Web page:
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Full Access Contextualising the Media and the Uprisings: A Return to History

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Contextualising the Media and the Uprisings: A Return to History

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The 2011 Arab uprisings have called into question the assumptions and questions that have defined much of the scholarship on the media of and about the Arab world and its various publics. Much of this scholarship remains largely shaped by the ‘political’ agendas of the dominant analytical paradigms prominent in the 1970s, including the modernisation paradigm. Furthermore, many studies consider mediated cultures as being of the ‘here’ and the ‘now’ rather than a product of ongoing historical processes and conjunctures. This short intervention calls for rethinking the broad assumptions about the role of media in the ongoing protests. While not ignoring the role of media, it suggests broadening our conceptual and research agendas to incorporate a historical perspective that would also seriously consider the material and immaterial ‘geneaologies’—particular histories of nation-states, religion(s), capitalist class formations, national, regional and international politics as well as cultural and discursive formations.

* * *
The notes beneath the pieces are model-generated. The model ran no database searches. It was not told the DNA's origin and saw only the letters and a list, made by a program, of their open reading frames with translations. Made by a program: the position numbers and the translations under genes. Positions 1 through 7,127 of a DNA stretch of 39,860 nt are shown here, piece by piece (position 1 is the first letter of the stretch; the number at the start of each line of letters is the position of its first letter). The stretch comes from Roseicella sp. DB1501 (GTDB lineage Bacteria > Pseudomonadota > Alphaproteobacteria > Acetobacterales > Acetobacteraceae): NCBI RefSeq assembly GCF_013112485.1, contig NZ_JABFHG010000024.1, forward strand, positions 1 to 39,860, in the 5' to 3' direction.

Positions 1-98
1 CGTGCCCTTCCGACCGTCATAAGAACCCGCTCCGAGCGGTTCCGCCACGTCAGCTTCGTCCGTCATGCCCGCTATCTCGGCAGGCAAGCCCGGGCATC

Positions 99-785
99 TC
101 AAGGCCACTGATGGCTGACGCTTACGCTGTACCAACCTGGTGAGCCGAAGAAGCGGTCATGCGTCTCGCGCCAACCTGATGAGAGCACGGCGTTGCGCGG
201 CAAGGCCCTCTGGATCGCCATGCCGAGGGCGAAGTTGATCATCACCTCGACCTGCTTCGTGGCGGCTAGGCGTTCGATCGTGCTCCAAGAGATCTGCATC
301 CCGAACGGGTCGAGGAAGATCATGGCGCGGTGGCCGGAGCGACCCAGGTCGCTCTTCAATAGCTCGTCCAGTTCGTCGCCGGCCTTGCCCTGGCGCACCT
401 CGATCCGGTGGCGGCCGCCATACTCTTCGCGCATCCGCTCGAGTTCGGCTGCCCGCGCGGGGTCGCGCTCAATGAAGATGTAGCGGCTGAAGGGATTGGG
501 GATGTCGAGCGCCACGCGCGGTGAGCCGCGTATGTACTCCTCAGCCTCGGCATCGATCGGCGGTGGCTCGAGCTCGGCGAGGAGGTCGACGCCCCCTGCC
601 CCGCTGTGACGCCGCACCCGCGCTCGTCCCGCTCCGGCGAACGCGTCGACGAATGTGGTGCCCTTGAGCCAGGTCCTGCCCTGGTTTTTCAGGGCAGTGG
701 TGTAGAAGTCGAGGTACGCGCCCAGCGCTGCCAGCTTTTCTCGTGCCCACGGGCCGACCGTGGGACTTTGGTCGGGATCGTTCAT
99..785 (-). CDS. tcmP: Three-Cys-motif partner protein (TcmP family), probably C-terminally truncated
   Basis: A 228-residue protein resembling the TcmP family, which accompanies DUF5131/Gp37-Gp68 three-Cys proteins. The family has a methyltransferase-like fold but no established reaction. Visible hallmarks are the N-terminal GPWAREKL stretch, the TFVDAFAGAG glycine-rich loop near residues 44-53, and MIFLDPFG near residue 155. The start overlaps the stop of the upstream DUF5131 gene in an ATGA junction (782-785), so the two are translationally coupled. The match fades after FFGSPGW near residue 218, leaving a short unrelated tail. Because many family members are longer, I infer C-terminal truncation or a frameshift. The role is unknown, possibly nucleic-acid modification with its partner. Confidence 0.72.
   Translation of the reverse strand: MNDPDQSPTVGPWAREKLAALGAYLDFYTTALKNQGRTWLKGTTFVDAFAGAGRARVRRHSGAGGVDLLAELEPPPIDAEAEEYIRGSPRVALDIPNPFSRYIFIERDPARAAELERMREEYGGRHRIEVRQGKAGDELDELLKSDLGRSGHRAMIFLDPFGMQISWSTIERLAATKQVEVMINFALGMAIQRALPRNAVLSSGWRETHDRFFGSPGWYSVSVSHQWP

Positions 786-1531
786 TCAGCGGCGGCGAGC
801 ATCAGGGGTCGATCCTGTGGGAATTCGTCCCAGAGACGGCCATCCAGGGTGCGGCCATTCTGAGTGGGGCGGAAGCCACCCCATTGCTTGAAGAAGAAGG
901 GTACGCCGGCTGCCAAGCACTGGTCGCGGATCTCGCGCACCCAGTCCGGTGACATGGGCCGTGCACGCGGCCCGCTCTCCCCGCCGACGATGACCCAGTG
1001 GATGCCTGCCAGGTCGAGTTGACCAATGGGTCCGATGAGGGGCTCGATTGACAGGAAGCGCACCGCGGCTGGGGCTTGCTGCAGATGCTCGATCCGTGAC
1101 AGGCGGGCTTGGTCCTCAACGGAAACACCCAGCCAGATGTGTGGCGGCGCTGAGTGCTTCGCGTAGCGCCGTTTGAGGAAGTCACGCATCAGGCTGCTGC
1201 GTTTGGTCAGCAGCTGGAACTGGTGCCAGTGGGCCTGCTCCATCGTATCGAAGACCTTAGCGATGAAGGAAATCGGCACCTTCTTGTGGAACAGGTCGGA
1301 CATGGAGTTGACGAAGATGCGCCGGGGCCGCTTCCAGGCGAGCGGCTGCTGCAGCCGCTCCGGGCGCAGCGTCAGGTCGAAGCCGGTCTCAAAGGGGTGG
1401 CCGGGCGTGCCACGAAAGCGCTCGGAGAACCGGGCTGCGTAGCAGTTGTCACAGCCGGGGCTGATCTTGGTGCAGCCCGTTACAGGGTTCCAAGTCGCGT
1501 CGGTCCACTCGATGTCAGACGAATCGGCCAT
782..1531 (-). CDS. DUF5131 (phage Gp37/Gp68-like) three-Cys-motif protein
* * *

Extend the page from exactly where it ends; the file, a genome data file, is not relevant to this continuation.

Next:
Affiliations: 1: University of London, UK Email: dm27@soas.ac.uk

10.1163/187398612X624391
/content/journals/10.1163/187398612x624391
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The 2011 Arab uprisings have called into question the assumptions and questions that have defined much of the scholarship on the media of and about the Arab world and its various publics. Much of this scholarship remains largely shaped by the ‘political’ agendas of the dominant analytical paradigms prominent in the 1970s, including the modernisation paradigm. Furthermore, many studies consider mediated cultures as being of the ‘here’ and the ‘now’ rather than a product of ongoing historical processes and conjunctures. This short intervention calls for rethinking the broad assumptions about the role of media in the ongoing protests. While not ignoring the role of media, it suggests broadening our conceptual and research agendas to incorporate a historical perspective that would also seriously consider the material and immaterial ‘geneaologies’—particular histories of nation-states, religion(s), capitalist class formations, national, regional and international politics as well as cultural and discursive formations.

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/content/journals/10.1163/187398612x624391
2012-01-01
2016-10-01

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